Movie Review: Chasse aux trésors
By Sid Smith, Chicago Tribune Critic
"Fool's Gold" is a movie that keeps reminding you of its antecedents, all the way back to 1984 and the comic adventure "Romancing the Stone."
That's one you don't hear a lot about these days, but in its time it was enormously popular, blending Spielbergian adventure with sexual combat waged artfully by Michael Douglas and Kathleen Turner. In "Fool's Gold" the battle's fought by the sweeter, more bland team of Matthew McConaughey and Kate Hudson, while the adventure, a hunt for a sunken vessel laden with gold and jewels, uncomfortably recalls the "National Treasure" series.
McConaughey plays Finn, a scavenger on the trail of a ship that sunk in the 1700s laden with the riches of a Spanish royal dowry. Earlier, he'd been helped by his wife, Tess (Hudson), whose research skills brought all sorts of scholarly tips to the pursuit. But she finally wearied of his financial irresponsibility, and, as the movie opens, he's seen finding a key clue underwater while she's preparing their Key West divorce.
Fate reunites them on the yacht where she's working as a steward for ultra-rich Nigel Honeycutt (Donald Sutherland), who's lured into helping Finn, partially by his daughter (Alexis Dziena), a spoiled bimbo and Finn enthusiast.
Meanwhile, battling this team are Finn's former patron (Ray Winstone), a wealthy rapper named Bigg Bunny (Kevin Hart) and his gang of brutal, if comically stupid, minions.
The "Hardy Boys Meets Nancy Drew" scenario aside, "Fool's Gold" is mostly a Date Night U.S.A. entry, and on those terms it succeeds moderately well. Reteamed from "How to Lose a Guy in 10 Days," McConaughey and Hudson are easy on the eyes, and, judging from the camera's fondness for McConaughey's bare limbs and rippling muscles, women are the main target, the action tossed in to mollify their mates. Director Andy Tennant ("Hitch," "Anna and the King") nevertheless shows some invention with his action machinery, including a scene in which McConaughey's character dangles from a seaplane and stunts involving people and objects flying through the air only to manage fortuitous landings. An airborne sword, for instance, alights between a spread-eagled Dziena's legs on the deck of a boat - shameless phallic imagery, but executed with cartoon timing.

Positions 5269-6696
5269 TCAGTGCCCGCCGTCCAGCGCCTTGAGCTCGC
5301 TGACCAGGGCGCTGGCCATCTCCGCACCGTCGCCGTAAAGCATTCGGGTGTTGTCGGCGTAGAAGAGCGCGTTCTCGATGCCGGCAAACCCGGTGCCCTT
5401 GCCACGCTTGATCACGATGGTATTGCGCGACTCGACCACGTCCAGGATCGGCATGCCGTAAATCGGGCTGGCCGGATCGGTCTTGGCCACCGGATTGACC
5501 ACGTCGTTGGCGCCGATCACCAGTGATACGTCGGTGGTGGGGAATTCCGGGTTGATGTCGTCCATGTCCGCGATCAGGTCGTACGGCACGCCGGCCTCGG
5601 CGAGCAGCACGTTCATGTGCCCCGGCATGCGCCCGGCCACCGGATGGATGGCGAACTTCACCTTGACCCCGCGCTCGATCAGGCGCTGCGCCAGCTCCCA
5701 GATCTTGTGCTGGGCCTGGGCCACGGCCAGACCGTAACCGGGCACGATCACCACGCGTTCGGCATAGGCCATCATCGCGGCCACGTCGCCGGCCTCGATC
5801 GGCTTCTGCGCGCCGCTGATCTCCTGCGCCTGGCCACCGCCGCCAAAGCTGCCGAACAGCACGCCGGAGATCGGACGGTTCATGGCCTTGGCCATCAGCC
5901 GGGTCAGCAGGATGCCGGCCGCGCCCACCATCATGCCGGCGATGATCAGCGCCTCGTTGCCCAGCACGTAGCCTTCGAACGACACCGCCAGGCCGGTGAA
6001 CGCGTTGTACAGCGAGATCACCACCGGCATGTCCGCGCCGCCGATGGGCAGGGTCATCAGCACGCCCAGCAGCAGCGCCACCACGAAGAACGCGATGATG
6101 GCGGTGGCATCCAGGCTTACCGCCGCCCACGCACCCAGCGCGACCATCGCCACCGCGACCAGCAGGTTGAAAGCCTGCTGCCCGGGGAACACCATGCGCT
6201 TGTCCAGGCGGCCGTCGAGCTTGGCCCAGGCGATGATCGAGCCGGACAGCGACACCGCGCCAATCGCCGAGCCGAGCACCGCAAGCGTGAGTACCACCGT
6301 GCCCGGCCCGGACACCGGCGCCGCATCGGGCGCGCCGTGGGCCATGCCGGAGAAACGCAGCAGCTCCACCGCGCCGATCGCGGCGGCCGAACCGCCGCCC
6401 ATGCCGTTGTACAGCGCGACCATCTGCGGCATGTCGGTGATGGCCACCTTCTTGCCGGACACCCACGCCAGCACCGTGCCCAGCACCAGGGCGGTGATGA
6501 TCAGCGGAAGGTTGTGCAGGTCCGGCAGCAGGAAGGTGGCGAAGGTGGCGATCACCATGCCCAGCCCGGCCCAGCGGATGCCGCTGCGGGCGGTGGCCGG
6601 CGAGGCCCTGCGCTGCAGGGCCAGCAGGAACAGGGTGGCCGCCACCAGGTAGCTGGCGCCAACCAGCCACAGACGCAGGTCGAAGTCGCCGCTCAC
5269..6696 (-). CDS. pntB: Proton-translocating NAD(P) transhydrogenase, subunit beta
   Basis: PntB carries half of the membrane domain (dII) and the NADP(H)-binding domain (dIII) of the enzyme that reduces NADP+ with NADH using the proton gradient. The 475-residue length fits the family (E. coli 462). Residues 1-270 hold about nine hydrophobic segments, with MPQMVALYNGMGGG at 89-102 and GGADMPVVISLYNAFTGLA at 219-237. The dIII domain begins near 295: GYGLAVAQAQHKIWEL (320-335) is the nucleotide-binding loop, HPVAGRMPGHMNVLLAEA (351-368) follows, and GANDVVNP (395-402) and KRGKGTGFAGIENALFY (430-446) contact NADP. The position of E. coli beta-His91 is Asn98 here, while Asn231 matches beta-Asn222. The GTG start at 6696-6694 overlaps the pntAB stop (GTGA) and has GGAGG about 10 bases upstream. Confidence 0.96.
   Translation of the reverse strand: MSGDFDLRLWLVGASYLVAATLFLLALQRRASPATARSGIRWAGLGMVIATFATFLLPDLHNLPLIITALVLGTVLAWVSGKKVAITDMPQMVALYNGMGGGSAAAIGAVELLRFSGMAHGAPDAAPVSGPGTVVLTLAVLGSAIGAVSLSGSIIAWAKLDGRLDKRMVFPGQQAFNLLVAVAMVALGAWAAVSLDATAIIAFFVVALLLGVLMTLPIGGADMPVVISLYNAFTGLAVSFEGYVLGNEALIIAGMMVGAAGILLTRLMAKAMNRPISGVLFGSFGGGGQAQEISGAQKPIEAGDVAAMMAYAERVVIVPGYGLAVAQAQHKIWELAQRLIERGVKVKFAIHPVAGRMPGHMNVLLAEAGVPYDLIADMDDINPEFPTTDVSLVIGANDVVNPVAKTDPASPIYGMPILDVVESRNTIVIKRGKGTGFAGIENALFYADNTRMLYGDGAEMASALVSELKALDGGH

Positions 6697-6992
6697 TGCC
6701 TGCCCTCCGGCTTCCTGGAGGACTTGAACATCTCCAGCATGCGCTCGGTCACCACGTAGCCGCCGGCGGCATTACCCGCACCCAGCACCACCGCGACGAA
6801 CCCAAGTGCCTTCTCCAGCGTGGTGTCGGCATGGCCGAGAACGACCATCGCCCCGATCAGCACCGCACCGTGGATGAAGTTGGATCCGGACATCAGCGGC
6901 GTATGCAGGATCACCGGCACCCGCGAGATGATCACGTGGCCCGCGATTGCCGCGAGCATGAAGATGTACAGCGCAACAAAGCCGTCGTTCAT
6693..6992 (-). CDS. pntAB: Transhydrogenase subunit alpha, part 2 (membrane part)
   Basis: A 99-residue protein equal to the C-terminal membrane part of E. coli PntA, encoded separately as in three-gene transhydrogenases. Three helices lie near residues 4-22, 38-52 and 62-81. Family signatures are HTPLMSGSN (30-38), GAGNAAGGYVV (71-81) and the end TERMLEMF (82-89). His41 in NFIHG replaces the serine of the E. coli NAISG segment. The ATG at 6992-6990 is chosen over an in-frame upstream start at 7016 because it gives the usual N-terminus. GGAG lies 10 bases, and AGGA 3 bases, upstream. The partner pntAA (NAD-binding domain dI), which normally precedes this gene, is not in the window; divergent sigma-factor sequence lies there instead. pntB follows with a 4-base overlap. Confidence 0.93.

Alas, the characters, too, are comic book cliches, beginning with McConaughey, a latter-day Jimmy Buffett, set in opposition to Hudson's doctoral candidate. In another era, the movie might have been titled "The Beachcomber and the Scholar." But even that shopworn conflict is watered down. McConaughey never quite shakes off his clean-cut cuteness. He never, say, indulges in anything like the anarchic mania of Johnny Depp in the "Pirates" franchise - McConaughey stays too pretty, even after endless violence to his face. Hudson, sadly, has never recaptured those shifting moods and faraway depths of "Almost Famous." Instead of academic virago, she's a wholesome if spunky woman-next-door destined to fall again for McConaughey's manly allure. Like the subplot involving Sutherland and his daughter, the outcome is predictable.
The wasted talents include Sutherland, affecting a hokey British accent, and hatchet-faced Ewen Bremner, more droll in last summer's "Death at a Funeral." Aquamarine waters and blue skies are nice to view this time of year, but the "Fool's Gold" quest comes up short: It's a comedy in need of more laughs.
MPAA rating: PG-13 (for action violence, some sexual material, brief nudity and language).
Running time: 1:52.
Starring: Matthew McConaughey (Ben Finnegan); Kate Hudson (Tess); Donald Sutherland (Nigel Honeycutt); Ray Winstone (Moe Fitch); Kevin Hart (Bigg Bunny); Alexis Dziena (Gemma).
Directed by: Andy Tennant; screenplay by John Claflin and Daniel Zelman; photographed by Don Burgess; edited by Troy Takaki; music by George Fenton; production design by Charles Wood; produced by Donald De Line. A Warner Bros. Pictures release.